Monday, March 8, 2010

Magnificent Mo'Nique

Until I saw the movie Precious (based on the novel "Push"), I really had no feelings one way or another toward Mo'Nique. I've never watched her show, and honestly can't remember too many (if any) of her comedic performances in movies. So basically, to me she was just a comedian to whom I'd never given much thought. Maybe she's hilarious. Maybe not. I really don't know.

But I really don't care. When I watched Precious, I was blown away by her performance. I was so happy when Mo'Nique won best supporting actress at the Oscars last night.

If you haven't seen this movie, please, please do so immediately. It's not an easy movie to watch, that's for sure, but it's the kind of movie that sticks with you, and makes you think. And hopefully makes you feel.

Mo'Nique's character, Mary Jones, is awful. She's abusive, hateful, and cruel to her daughter Precious. (I'd tell you more about the storyline, but seriously, you already know about it, don't you? C'mon.)

Yet Mo'Nique manages to portray something in this character that I believe is so important. Even though Mary Jones is a monster, you begin to look at what made her this way. As she tells Mariah Carey without makeup, errr, the social worker, in her final, powerful scene:
"Who else was gonna love me? Who was gonna make me feel good?"

I love what Mo'Nique says in this interview below. I also love how she just took over this press conference, bossed the journalists around, and still called everyone 'baby':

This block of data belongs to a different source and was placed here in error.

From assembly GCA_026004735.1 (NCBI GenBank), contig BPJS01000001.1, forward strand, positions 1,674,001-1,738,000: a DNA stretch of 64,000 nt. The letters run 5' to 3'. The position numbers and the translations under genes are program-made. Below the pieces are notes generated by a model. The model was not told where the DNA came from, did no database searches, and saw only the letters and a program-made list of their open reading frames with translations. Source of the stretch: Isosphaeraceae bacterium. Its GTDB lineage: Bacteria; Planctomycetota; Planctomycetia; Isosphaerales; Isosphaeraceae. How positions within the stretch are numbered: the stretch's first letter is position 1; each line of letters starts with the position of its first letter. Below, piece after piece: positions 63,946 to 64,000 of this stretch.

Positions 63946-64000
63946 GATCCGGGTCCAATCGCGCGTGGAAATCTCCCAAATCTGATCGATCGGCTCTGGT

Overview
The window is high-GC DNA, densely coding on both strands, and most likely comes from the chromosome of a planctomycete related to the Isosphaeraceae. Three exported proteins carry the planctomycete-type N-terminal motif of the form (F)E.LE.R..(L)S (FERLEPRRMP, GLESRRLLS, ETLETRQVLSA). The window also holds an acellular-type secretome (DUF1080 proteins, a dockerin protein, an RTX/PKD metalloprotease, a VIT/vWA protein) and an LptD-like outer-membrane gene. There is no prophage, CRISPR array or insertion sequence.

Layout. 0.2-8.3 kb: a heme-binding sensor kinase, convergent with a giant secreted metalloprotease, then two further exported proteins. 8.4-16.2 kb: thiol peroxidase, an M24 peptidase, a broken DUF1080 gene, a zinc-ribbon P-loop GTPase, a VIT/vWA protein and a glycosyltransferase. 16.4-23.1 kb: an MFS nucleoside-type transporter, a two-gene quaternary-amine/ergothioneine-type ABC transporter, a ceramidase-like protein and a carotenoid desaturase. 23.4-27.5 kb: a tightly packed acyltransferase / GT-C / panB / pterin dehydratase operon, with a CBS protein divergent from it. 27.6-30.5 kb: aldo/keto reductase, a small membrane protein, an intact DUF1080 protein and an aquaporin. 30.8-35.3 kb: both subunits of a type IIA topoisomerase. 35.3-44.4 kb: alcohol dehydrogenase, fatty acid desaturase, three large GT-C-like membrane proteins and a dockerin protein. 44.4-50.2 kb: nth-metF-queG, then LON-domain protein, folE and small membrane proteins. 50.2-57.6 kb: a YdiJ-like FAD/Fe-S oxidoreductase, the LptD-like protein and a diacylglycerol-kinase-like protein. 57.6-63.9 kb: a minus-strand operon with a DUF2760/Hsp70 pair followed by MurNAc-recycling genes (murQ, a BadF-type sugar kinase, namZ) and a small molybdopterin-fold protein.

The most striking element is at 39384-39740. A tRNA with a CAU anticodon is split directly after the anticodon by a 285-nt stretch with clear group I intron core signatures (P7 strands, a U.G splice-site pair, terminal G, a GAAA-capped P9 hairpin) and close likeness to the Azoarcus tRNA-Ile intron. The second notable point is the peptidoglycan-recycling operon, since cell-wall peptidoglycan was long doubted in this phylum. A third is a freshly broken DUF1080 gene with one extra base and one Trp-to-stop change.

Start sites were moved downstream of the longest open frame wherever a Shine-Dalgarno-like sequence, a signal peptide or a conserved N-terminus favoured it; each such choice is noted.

"Have you ever had a dark moment, when you were unlovable? Didn't you want someone to love you through it? ... For as cruel as Mary Jones was, for the monster that she was, everybody—and I don't care who you are and what crime you've committed, everyone deserves to be loved, even when they are unlovable. This role was so not about my acting career. This role has shaped my life, to allow me not to judge, and to love unconditionally. Now if that goes into my career, great. But if it doesn't, and I'm just a dynamic person that I strive to be, I've won, baby."

Kudos to you, Mo'Nique! Please also read this letter by Sapphire, the author of "Push," about why stories like Precious need to be told.  I also loved Mo'Nique's interview with Barbara Walters, where she unflinchingly and unapologetically speaks of her abusive brother, her open marriage (and how she defines "open"), and yes, that she doesn't shave her legs.

Maybe Mo'Nique will never become my favorite comedian. But that doesn't matter, because she has now joined the ranks of my female role models. So in honor of International Women's Day, I'm giving this shout out to Mo'Nique, who not only has given this powerful performance in Precious, but has spread the message that no matter who you are, where you come from, what size dress you are, or even if you (gasp) don't shave your legs, you are deserving of love. We all are.

Happy International Women's Day!


  1. I haven't seen the movie yet, but I wasn't a big fan of her acceptance speech. The Academy proved "it can be about the performance and not the politics?" What does that mean? It seemed a little self-righteous and kind of offensive to the other nominees.

    Anyway, I know that has nothing to do with her performance. I'm sure it was a well-deserved win, and I'm looking forward to seeing the movie.

  2. Yeah, I agree. I thought that was a bizarre thing to say. Mo'Nique was much more on point during the press conference afterward. Sandra Bullock killed it with her acceptance speech though--graceful and modest.

    Netflix Precious! Just mentally prepare yourself before you watch it. It's heart wrenching.

  3. loved this movie!!! didnt know monique was so talented!